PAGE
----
Birkenhead Park, 22nd January 2023

It was a cold day for our first Sunday walk of 2023, a few degrees above freezing, but at least it wasn’t slippery underfoot. We had limited choice of where to go because all south-bound buses were diverted and disrupted by the Chinese New Year celebrations in Chinatown, all Northern Line trains were off because of engineering works, and we though it was too cold for anywhere on the coast, so we hopped on a bus to Birkenhead Park.

There was thin ice still hanging on in the middle of the lake, but around the edges there were the usual park denizens. Coots, Mallards, Moorhens, Canada Geese and Mute Swans. A Cormorant sailed by in breeding plumage, with striking white patches about its face.  One Mallard flew in to splash down on the water, but hit an icy bit and executed a wonderful controlled slide of about 30m (100 feet), almost to the bank. A juvenile Herring Gull was strutting about on it.

There were Blue Tits and Great Tits flitting about, Starlings making whistling calls from high in the trees and a Song Thrush was foraging on the grass. We stopped to look at some Long-tailed Tits in some Holm Oak and Holly near the Boat House, and spotted a Goldcrest quite low down. It was in continuous motion, so impossible to catch in a good pose, but one of the pictures I took is at least recognisable as a Goldcrest.

The Visitors’ Centre has blue plaques to both of the famous landscape architects William Paxton and Edward Kemp, who designed and built the historic park from 1843 onwards. Some of the old trees may yet be their original plantings.

In winter it is easier to spot some strange root and trunk formations. There is a Yew with a twisted stem and some wonderful exposed Beech roots on a bank.

We saw only one newly-planted tree, which wasn’t possible to identify at a distance behind its elaborate four-stakes-and-chicken-wire cage, but a sign said it was part of the Queen’s Green Canopy, planted for the Platinum Jubilee in 2022. It will be something of a memorial, if it lives. One Hazel tree had its catkins out and we found the rather sick-looking Persian Ironwood tree in a little glade off the path north of the footbridge (by the exercise machine called Seated Chest Press). It had a few of its early crimson-in-black flower buds breaking open. Weeping willows are very “blonde” at this time of year, because the bark on the hanging twigs is surprisingly yellow.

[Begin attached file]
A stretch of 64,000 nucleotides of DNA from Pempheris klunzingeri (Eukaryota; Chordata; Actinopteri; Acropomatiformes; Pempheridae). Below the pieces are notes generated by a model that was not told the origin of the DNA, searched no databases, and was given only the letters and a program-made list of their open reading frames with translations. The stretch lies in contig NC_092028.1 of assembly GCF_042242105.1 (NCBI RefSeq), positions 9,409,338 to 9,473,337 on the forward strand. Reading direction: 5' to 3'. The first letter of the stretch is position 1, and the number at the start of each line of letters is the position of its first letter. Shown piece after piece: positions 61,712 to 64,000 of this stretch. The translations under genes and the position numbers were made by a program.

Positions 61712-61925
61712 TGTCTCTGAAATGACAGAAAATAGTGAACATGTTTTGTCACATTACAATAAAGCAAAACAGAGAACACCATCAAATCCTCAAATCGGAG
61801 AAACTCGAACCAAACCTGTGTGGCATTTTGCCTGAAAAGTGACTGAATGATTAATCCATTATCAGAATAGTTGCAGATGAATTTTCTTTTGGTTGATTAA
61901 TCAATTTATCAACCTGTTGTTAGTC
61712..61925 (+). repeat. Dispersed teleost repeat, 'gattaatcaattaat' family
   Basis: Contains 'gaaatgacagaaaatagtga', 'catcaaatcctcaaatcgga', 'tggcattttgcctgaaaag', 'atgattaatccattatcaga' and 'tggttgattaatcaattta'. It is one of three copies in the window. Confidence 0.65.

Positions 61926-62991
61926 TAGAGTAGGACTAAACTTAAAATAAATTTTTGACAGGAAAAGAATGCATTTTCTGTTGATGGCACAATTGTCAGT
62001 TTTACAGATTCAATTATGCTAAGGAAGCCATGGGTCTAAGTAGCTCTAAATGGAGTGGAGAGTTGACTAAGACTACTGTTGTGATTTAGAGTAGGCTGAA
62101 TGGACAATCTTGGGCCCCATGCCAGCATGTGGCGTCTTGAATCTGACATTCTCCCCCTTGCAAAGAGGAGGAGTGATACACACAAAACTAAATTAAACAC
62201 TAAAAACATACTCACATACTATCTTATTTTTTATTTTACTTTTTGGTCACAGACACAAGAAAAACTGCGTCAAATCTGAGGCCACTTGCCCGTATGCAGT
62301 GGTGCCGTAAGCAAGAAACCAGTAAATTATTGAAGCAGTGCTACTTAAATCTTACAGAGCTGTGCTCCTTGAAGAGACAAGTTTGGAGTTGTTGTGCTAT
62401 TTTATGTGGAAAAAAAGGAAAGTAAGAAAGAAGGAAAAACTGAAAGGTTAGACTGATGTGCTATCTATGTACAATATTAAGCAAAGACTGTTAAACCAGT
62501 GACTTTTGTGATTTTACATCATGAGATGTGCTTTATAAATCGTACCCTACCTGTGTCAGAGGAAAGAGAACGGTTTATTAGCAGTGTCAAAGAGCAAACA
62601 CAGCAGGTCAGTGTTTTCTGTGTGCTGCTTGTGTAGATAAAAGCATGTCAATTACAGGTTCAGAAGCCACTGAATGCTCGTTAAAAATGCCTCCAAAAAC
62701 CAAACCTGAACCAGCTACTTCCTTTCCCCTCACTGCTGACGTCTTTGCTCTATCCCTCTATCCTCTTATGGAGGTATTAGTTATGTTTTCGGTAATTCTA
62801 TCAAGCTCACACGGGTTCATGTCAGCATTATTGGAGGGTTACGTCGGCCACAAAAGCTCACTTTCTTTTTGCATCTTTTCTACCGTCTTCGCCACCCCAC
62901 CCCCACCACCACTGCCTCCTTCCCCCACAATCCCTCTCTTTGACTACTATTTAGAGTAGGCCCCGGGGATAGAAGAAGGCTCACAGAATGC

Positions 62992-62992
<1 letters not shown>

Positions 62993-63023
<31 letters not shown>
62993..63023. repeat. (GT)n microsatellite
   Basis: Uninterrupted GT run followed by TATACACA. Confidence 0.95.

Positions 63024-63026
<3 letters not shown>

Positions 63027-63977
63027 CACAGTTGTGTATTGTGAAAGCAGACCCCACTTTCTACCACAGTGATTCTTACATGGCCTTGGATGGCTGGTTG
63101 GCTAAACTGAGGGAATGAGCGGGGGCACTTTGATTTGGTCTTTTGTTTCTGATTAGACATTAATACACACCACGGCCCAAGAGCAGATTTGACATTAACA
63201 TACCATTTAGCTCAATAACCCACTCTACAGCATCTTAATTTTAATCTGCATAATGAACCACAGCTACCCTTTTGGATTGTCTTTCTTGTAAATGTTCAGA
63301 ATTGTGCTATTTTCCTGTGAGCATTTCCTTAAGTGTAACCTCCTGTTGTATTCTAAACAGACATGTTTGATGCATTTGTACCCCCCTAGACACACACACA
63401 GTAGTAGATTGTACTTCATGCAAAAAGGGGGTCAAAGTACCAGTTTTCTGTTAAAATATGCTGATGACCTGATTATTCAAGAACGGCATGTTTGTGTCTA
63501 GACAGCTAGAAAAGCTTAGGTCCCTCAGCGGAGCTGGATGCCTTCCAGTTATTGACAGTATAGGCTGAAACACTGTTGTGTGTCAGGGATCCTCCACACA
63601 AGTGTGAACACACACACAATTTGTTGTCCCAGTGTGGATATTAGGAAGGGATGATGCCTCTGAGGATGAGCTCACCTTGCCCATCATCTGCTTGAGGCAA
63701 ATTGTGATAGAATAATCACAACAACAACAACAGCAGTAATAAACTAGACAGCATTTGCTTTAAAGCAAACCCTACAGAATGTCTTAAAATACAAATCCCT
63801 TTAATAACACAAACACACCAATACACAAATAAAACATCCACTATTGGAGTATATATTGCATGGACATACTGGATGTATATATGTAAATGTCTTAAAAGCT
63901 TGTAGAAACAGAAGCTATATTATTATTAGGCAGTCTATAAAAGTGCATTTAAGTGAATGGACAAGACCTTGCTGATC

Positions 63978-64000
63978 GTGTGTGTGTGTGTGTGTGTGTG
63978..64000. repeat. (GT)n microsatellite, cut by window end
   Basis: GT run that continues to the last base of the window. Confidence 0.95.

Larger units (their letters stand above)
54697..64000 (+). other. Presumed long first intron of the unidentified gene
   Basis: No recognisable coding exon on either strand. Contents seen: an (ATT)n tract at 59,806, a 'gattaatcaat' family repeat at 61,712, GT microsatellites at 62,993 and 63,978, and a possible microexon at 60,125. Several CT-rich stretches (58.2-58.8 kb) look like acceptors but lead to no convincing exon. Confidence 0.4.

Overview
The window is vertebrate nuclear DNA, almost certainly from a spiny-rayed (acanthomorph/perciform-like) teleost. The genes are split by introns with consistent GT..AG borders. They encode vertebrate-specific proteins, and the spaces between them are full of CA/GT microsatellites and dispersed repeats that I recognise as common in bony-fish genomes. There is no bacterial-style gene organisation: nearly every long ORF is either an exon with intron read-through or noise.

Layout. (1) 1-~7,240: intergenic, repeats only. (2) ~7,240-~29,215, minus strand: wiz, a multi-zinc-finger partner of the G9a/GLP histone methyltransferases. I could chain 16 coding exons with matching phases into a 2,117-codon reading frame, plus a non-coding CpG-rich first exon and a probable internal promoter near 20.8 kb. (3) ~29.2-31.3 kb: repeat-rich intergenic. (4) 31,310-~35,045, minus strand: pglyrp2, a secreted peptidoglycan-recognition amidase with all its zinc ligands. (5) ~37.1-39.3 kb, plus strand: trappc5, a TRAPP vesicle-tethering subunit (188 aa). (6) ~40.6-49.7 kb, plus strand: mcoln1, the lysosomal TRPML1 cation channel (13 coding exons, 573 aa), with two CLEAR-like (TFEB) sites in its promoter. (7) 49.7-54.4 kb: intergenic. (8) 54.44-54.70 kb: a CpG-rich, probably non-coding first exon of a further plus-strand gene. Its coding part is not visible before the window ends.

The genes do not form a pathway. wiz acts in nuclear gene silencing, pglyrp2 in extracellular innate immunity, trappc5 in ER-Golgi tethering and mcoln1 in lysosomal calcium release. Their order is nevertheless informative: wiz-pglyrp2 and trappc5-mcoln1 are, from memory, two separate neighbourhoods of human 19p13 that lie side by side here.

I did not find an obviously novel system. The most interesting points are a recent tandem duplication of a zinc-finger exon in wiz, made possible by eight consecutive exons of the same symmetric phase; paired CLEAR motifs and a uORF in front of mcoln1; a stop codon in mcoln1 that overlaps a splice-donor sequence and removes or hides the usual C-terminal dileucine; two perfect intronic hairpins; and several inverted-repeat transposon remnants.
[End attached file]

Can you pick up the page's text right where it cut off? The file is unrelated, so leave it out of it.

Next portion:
Hazel catkins
Persian Ironwood flowers
Weeping willow twigs

After lunch we crossed Ashville Road to the upper park.  There is a Turkish Hazel tree opposite the  Victorian post box and it also had catkins out, but they are darker than those of common Hazel.  Alder trees are easily identifiable at this time of year by their little cones and emerging catkins. One by the upper lake had Crows on it, apparently eating something. Was it the tiny seeds left in the old cones, or were they after the new catkins? They had to be pretty hungry in either case.

Quite a few people were putting out seed for well-loved resident Robins, but the hordes of pigeons soon descended and gobbled it all up.

The only new bird on the upper park lake was a single female Tufted Duck, but lurking in the far shrubbery was a Heron.

I claimed my first sign of Spring on 18th December, a Black-headed Gull at West Kirby with its black head coming in. Since then I have been keeping my eye open for others. Second was the Witch Hazel in my garden, flowering on about 7th January. A Silk Tassel tree had its long catkins dancing in the wind on 13th January. 

Witch Hazel
Silk Tassel tree catkins

Today we saw Hazel and Alder catkins, and Persian Ironwood flowers. I was also looking out for Snowdrops. The ones in my garden seem to be late, and there were none in Birkenhead Park. I spotted one just-emerging clump in a dark corner of Victoria Park on the way home.

Public transport details: Bus 437 from Sir Thomas Street at 10.20, arriving Park Road N / Birkenhead Park at 10.35. Returned from Park Road N / Duke Street on 437 bus at 1.52, arriving Liverpool 2.05.

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